TERRE HAUTE -- The Wabash Valley has the opportunity to enjoy the distinctive sound of the Glenn Miller Orchestra Tuesday, March 23, at the Indiana Theatre, 7th and Ohio Streets, Terre Haute.
Sponsored by the Twelve Points Merchants Association, the evening will begin at 6 p.m., with a wine bar and hors d'oeuvres with music scheduled to start at 7 p.m. Tickets for the event are $25, and may be purchased at Bit-O-Britain, Nancy's Mall, Tilford's Variety Store and at the theatre the night of the performance.
Larry O'Brien is currently the leader and musical director of the Glenn Miller Orchestra and has performed in the capacity since 1988. A trombonist, O'Brien has been involved with the big bands most of his career, having performed with the orchestra of Ray Eberle, Les Elgart and Sammy Kaye, to note a few. He was also the featured soloist/lead trombonist with the Sam Donahue/Tommy Dorsey Orchestra, performing all the great Tommy Dorsey solos.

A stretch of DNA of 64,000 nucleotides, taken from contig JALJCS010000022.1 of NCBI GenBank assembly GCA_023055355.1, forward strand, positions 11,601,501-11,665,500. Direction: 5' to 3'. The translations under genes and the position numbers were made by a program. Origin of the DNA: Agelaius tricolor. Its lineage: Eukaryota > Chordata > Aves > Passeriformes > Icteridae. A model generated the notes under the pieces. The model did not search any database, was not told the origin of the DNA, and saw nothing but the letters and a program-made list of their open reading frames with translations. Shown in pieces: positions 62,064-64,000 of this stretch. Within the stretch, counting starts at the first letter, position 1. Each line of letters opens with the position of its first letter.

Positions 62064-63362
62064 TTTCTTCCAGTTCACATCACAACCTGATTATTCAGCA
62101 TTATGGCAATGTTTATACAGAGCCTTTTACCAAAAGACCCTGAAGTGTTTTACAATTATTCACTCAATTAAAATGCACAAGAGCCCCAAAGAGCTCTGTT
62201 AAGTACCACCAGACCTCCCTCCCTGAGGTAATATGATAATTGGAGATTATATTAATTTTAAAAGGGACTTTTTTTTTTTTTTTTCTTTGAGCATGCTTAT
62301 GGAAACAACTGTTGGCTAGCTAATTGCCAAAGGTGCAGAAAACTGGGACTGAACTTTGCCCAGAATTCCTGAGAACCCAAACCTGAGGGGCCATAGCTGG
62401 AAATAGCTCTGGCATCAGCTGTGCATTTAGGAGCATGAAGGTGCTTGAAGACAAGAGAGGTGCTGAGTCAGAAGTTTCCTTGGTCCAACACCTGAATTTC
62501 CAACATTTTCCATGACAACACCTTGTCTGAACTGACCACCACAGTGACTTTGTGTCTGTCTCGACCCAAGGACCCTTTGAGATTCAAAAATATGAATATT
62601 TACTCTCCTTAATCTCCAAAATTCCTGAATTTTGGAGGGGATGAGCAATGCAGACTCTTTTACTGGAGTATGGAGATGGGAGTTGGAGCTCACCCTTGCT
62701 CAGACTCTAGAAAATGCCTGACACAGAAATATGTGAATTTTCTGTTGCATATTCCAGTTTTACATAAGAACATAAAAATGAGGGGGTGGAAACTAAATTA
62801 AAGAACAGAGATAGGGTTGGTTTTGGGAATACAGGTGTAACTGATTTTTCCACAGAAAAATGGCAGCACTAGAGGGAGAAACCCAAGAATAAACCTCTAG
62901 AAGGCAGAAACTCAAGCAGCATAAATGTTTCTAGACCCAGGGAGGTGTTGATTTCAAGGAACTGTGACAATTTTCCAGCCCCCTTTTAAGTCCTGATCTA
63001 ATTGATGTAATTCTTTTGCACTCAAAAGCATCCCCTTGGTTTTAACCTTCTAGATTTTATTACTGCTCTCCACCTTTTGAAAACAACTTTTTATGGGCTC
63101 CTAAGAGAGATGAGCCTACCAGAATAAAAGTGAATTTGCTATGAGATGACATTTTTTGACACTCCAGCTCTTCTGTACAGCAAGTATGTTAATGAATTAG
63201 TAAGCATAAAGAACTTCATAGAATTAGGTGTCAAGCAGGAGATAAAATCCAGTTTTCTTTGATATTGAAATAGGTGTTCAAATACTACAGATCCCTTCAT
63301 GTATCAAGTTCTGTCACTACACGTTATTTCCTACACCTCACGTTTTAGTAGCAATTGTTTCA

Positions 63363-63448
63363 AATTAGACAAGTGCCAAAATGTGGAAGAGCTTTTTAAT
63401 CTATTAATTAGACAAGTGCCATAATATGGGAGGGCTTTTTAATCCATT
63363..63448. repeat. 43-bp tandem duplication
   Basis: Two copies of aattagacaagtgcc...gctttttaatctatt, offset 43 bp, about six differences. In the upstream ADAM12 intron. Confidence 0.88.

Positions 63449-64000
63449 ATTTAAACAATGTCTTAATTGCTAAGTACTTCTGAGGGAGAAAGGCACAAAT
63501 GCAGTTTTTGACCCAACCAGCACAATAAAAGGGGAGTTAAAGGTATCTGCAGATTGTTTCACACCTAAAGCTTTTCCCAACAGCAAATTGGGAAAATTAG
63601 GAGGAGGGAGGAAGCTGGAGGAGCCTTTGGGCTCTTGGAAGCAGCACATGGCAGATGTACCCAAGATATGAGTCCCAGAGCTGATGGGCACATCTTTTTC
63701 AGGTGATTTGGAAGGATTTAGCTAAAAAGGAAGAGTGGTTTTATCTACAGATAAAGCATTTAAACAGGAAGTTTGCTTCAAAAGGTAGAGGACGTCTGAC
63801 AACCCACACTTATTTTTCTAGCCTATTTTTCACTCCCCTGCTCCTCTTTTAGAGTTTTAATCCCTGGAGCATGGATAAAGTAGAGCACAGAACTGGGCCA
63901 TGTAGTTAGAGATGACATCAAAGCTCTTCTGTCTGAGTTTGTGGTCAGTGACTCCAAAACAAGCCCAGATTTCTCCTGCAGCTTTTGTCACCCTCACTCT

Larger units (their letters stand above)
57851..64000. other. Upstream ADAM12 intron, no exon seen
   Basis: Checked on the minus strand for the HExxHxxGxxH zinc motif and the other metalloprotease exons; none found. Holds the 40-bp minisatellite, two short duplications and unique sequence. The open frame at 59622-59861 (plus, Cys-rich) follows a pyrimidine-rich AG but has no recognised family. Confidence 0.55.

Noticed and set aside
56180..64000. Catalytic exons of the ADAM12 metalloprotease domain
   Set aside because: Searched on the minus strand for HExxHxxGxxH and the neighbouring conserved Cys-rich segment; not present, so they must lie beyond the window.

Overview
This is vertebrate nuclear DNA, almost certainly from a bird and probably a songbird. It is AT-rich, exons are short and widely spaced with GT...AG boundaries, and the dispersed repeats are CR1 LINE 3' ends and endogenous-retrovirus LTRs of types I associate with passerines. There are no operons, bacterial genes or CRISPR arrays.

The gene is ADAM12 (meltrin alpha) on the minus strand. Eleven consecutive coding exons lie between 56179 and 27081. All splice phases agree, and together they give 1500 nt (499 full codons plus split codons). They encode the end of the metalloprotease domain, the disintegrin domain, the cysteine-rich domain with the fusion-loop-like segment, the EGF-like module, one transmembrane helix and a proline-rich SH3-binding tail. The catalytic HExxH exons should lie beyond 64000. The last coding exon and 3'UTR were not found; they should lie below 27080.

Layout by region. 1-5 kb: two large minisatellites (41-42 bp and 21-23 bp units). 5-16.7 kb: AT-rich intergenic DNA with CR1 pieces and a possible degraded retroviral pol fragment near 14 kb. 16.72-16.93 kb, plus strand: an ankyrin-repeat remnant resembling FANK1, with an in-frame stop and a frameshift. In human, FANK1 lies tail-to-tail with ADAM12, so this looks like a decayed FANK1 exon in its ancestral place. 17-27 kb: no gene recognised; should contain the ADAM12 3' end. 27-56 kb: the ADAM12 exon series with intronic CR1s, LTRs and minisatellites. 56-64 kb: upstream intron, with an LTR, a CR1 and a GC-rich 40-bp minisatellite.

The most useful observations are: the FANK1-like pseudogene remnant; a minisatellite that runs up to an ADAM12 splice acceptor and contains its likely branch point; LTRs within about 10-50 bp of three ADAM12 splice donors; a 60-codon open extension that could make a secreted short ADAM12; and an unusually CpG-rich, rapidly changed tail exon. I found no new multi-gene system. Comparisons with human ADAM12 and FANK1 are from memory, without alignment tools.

The Glenn Miller Orchestra was originally formed in 1937 by Miller. Its distinctive sound is created by the clarinet and tenor saxophone playing melody coupled with three other saxophones playing the harmony while growling trombones and wailing trumpets add to the sound. The new band became very popular and recorded a number of chart successes -- among these were "Moonlight Serenade," "In the Mood," "Tuxedo Junction," "Chattanooga Choo Choo," and "I've Got a Gal in Kalamazoo."
After the disappearance and presumed death of Miller in 1944, the band was reconstituted under the direction of Tex Beneke, its lead tenor saxophonist, singer and one of Miller's longtime friends. The Miller estate hired Ray McKinley, principal drummer in Miller's Army Air Force band to re-organize a new "ghost band" in 1956.
The Glenn Miller Orchestra celebrated its 50th anniversary in June 2006. It travels more than a hundred thousand miles a year, working almost every night for 48 weeks. With more than 300 playing dates, it is estimated that the orchestra performs for an "in person" audience that adds up to more than a half-million persons annually.